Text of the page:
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News Art conservation and delicate decoration

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​The veneer is clamped in place to allow the warmed glue to set. (Photo: Leila Sabouni.)

​For many years the decoratively-veneered demilune pier table, made in Baltimore about 1790, was displayed in the Billiard Room at the Winterthur Museum. At some point, however, while not on display, exposure to moisture caused its veneers to lift as much as one-half inch. This year the damaged table became a treatment project for Winterthur/University of Delaware Program in Art Conservation (WUDPAC) Fellow Leila Sabouni, an objects major with a minor in wooden artifacts and three years’ experience in furniture conservation. The veneer-patterned top on the Winterthur table is arrayed like a fan, with blades made of red-colored mahogany, lunettes made of black walnut, and crossbanding along the edge made of once-bright yellow satinwood. Over the years the varnish has darkened and the veneers have dulled, but when new, the colorful table top would undoubtedly have caught the eye of passersby.

To re-adhere the veneer back into place, Leila injected hide glue between the veneer and mahogany substrate or, when possible, reactivated the original hide glue by injecting small amounts of water and warming the area. She then clamped the veneer pieces to the substrate after inserting a flat piece of warmed pink rubber over silicone release Mylar between the clamp and veneer. This protected the veneer and also helped to warm the glue. The curved crossbanding along the table’s edge was missing in many locations. Leila was able to cut new veneers from a satinwood board with a grain pattern similar to the original crossbanding.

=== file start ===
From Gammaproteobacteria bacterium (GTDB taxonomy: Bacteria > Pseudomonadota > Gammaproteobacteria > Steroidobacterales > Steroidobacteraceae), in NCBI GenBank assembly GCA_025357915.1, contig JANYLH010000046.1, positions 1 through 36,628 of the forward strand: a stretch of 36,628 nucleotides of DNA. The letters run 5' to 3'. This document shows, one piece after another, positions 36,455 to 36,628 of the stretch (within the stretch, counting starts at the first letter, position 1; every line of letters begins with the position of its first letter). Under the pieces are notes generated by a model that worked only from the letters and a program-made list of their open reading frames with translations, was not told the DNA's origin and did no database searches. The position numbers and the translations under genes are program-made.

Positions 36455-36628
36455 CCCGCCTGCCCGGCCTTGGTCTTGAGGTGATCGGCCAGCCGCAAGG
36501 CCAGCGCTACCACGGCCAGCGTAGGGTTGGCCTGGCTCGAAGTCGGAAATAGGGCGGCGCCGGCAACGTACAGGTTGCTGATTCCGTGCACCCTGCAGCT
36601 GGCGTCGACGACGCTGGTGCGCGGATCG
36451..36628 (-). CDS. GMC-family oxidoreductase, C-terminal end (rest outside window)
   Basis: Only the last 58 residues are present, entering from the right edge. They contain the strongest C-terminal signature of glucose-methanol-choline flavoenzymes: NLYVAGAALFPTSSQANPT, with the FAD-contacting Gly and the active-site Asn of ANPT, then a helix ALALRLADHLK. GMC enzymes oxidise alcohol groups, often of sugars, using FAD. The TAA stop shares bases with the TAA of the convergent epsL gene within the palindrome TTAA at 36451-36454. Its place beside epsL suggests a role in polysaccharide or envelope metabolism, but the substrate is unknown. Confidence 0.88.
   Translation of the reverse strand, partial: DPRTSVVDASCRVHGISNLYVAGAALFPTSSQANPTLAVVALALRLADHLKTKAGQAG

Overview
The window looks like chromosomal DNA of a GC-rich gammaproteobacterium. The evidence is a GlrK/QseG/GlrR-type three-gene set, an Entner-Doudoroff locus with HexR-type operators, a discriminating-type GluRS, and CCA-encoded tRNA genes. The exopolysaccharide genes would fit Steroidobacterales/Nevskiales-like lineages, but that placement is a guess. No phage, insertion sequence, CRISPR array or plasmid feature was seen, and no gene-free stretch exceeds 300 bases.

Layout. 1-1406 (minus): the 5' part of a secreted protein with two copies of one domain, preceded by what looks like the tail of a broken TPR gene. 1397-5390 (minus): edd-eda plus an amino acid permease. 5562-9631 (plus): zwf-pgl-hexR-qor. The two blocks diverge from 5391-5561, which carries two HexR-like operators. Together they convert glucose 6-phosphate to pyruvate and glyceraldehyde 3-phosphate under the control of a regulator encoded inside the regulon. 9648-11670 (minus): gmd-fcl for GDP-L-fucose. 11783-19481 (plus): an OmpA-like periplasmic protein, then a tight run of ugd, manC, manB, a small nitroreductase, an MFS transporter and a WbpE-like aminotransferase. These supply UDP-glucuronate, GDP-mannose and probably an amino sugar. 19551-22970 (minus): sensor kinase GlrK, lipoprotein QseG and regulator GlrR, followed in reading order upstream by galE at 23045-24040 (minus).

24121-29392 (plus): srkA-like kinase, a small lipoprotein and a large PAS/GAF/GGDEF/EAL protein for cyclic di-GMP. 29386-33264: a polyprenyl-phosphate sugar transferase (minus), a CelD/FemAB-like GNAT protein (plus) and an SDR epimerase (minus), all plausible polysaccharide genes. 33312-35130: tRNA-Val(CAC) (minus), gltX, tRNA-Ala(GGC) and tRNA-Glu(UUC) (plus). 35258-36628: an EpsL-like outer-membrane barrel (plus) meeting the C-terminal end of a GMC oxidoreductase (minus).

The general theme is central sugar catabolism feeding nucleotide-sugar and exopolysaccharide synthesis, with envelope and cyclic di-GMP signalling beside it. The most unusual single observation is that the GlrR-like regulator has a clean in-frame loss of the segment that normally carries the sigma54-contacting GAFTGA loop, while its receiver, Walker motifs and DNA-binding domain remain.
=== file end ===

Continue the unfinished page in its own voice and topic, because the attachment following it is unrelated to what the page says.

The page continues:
​Left: WUDPAC Fellow Leila Sabouni injects hide glue between the veneer and mahogany substrate. Right: This original lunette had become detached; the loose veneer was placed into position and re-adhered with new and reactivated glue. (Photos: Caitlin Richeson and Leila Sabouni.)

​Leila’s treatment also included re-saturating the old varnish, locally applying a reversible conservation-grade varnish, and addressing areas of loss and discoloration with tinted wax. During the documentation process, Leila discovered both a straight skirt back made of a single board and a curved, brickwork skirt back running along the table’s back. Since the straight board alone would have stabilized the table, and the curved brickwork piece would have been time-intensive to make and since it wasn’t intended to be seen, it was unclear why the 18th-century craftsman who made the table felt it needed an additional brace. The mystery remains unsolved, as there are few examples of similar curved-back demilune pier tables available for comparison. Once her work is complete, Leila hopes an appropriate display space for the table can be found in the museum so that visitors will once again be able to admire its beauty and craftsmanship.

​A printable PDF version of this story is available here. Previous stories on projects from the Department of Art Conservation are archived and available here.

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A decoratively-veneered demilune pier table, made in Baltimore about 1790, recently became a treatment project for WUDPAC Fellow Leila Sabouni.

​A decoratively-veneered demilune pier table, made in Baltimore about 1790, recently became a treatment project for WUDPAC Fellow Leila Sabouni.

3/19/2018
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  • The Department of Art Conservation
  • 303 Old College
  • University of Delaware
  • Newark, DE 19716, USA
  • Phone: 302-831-3489
  • art-conservation@udel.edu